Finally, a recent e-mail dump in an investigation of Walker’s associates for campaign shenanigans didn’t really contain any major red flags as far as we could tell. It also goes without saying that Walker needs to win reelection this November to be a presidential contender.

Table 1 shows our updated presidential ratings:

Table 1: Crystal Ball ratings of 2016 Republican presidential contenders

First Tier
Candidate Key Advantages Key Disadvantages Since Last Update
Jeb Bush
Ex-Governor, FL
•Strong gubernatorial resume
•Hispanic connections
•Key swing state
•National Bush money and organization
•Wrong last name (Bush dynasty) — although Clinton dynasty could neutralize this
•George W. Bush’s record?
•Does he actually want to run?
Scott Walker
Governor, WI
•Midwest GOP gov. in Obama state
•Heroic conservative credentials
•Shown political durability
•Too bland? Next Pawlenty?
•Do lingering scandals hurt him?
•No college degree
Rand Paul
Senator, KY
•Tea Party favorite
•Strong support from libertarian GOP wing
•National ID and fundraising network
•Too dovish/eclectic for GOP tastes?
•Association with out-of-mainstream father
•Plagiarism questions
Chris Christie Governor, NJ •Dynamic speaker
•Shown ability to pursue mainly conservative agenda in Blue state
•Could bridge criticism by media rally the right?
•Bridge scandal still playing out
•Bullying and out-of-control-staff questions
•Not conservative enough for base?
Second Tier
Marco Rubio
Senator, FL
•Dynamic speaker and politician
•From most electorally valuable swing state
•Future tough votes in Senate; has and will have federal record
•Did his national star peak too soon?
•Could he really deliver more Hispanic votes?
Ted Cruz
Senator, TX
•Tea Party favorite with voting record to match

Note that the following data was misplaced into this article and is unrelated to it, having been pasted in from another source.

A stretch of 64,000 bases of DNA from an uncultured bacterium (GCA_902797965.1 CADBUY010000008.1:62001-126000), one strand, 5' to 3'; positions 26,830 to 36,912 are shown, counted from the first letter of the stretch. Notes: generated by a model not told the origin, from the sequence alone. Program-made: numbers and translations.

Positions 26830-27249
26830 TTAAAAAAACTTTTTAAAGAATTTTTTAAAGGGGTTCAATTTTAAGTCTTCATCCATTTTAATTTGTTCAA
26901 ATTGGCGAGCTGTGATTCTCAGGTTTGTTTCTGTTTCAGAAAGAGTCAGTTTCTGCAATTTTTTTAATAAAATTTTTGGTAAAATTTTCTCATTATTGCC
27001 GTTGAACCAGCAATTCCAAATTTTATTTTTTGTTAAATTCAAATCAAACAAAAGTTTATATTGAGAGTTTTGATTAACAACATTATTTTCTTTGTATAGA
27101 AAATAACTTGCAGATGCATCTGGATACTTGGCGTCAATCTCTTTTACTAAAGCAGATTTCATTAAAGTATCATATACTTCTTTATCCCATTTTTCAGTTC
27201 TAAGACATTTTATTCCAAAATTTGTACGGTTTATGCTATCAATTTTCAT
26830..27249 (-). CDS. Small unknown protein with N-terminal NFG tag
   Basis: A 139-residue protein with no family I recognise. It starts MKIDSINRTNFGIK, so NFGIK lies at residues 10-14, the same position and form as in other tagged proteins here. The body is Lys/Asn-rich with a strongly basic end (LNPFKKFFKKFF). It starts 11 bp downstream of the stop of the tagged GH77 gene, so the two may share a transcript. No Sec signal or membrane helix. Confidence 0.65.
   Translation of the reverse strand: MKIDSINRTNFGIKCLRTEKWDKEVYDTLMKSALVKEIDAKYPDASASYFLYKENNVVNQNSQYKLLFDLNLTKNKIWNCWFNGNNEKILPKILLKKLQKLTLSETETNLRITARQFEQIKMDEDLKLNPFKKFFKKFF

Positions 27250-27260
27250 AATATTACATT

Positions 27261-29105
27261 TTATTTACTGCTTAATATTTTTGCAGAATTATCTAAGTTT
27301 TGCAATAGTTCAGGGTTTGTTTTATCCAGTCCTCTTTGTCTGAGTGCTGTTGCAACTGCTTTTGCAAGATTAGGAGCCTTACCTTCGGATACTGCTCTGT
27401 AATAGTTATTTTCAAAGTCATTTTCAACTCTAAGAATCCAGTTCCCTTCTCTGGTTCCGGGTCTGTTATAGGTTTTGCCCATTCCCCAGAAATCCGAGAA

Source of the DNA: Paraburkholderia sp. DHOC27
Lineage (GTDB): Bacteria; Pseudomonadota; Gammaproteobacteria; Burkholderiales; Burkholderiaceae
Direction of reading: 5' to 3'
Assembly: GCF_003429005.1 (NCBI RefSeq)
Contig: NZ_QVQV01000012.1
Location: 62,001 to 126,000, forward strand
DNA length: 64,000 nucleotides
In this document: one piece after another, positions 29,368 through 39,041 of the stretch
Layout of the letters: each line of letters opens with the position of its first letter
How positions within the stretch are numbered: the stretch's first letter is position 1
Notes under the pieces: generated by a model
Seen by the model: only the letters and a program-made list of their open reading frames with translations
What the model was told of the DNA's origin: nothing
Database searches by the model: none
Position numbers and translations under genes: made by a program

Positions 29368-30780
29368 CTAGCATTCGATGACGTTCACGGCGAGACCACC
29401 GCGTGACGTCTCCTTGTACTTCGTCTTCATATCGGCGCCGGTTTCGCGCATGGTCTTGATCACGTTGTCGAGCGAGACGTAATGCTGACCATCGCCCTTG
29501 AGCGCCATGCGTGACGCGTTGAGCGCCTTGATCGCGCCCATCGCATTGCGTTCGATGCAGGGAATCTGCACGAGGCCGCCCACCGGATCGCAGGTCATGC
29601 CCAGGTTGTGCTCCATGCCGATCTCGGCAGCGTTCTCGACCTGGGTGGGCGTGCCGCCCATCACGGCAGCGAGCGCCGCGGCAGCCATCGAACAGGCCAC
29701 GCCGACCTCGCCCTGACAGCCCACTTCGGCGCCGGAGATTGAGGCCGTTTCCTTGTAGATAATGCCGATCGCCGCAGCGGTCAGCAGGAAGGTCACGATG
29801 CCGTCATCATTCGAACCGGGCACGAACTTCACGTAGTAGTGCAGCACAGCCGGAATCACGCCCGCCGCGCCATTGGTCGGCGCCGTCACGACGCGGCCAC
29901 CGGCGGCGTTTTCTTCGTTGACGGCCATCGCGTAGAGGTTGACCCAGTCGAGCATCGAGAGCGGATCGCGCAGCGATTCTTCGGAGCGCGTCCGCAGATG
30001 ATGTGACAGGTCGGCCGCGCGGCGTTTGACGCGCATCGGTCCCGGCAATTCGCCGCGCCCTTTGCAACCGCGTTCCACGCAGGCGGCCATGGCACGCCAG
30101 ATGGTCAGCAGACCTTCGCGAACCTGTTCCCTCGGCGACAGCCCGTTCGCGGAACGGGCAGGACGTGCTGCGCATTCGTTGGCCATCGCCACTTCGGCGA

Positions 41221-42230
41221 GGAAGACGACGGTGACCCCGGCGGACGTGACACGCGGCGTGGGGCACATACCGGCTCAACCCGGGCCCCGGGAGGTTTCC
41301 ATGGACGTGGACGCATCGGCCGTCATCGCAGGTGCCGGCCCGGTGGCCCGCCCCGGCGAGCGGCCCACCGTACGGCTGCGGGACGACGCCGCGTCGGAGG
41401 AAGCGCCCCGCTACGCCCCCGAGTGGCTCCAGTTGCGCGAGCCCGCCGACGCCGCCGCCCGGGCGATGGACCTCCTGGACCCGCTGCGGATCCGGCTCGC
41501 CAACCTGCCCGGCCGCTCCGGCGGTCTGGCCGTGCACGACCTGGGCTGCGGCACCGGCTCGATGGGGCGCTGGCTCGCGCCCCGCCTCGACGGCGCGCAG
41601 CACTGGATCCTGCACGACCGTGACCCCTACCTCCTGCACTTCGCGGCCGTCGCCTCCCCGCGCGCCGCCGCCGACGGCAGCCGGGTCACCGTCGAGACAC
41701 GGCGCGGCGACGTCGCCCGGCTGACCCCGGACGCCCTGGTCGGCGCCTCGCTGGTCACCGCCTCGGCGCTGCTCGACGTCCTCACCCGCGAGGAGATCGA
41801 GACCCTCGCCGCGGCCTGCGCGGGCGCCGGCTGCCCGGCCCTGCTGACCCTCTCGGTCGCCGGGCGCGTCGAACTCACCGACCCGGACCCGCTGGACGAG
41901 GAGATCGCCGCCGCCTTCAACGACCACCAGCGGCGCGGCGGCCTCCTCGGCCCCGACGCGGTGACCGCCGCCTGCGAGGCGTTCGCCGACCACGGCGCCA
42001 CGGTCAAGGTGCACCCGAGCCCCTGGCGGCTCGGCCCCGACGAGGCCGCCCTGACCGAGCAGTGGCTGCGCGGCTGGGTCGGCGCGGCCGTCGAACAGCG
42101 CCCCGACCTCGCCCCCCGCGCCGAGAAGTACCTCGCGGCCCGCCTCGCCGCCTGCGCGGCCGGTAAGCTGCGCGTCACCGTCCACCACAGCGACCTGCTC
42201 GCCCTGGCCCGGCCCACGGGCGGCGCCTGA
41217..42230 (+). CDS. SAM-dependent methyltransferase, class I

•Texas and small dollar fundraising
•Dynamic speaker
•Anti-establishment nature plays well with base
•Tea Party favorite
•Too extreme? One word: Shutdown.
•Disliked on both sides of the Senate aisle
John Kasich
Governor, OH
•Swing state
•Long conservative record
•Could be fallback for GOP establishment forces
•Supported Medicaid expansion
•Makes verbal miscues, lots of video from time as Fox host
•Abrasive personality
Wild Cards?
Paul Ryan
Representative, WI
•2012 VP candidate — next in line?
•General election experience
•Strong conservative record
•May not want to run, possibly positioning self for future in House
•Not a dynamic campaigner
Mike Huckabee
Ex-Governor, AR
•Extensive governing experience
•Already vetted
•Blue collar appeal
•Strong support from social conservatives
•Southerner in Southern-centered party
•Too narrow appeal within party?
•Disliked by economic conservatives
•Small fundraising base
Rob Portman
Senator, OH
•Very well qualified; vast government experience
•From key swing state
•Supports same-sex marriage
•More insider than leading man
•Crowded out by fellow Ohioan Kasich?
•Supports same-sex marriage
Susana Martinez
Governor, NM
•Diversity in party sorely in need of it
• Electoral success in Blue state
• Compelling life story/record
•Pro-Medicaid expansion
•Unvetted nationally
•Frequently disavows interest in running
Rick Santorum
Ex-Senator, PA
•Strong support from social conservatives
•2nd place finisher in ‘12 — next in line?
•Been around primary track
•Harder to stand out in stronger 2016 field
•Lost last Senate race by 17%
•Chip-on-shoulder attitude
Rick Perry
Governor, TX
•Showing clear improvement as a candidate — “second chance” mentality
•Strong conservative credentials
•Texas fundraising
•Extensive executive experience
•Ran very poor 2012 race
•More “Texas” in a nation that is not as conservative as the Lone Star State
•“Oops,” we forgot the rest

After moving Bush from our wild card column all the way up to No. 1, we are adding a couple names to the wild card portion: Sen. Rob Portman (R-OH) and Gov. Susana Martinez (R-NM). Both would bring a bit of diversity to the field: Portman through a notable issue position (he supports gay marriage while otherwise being a stalwart conservative) and Martinez through her background (in addition to being Hispanic, she’s the only woman on the list and also, depending on how one classifies Texas, the only westerner). One of us spelled out Portman’s potential in a recent column for Politico Magazine. Ultimately, we think Gov. John Kasich (R-OH) is the likelier Ohioan in the field (assuming he wins reelection), and Martinez is probably more of a vice presidential contender at this point. But both merit mention on an ever-growing list of possibilities.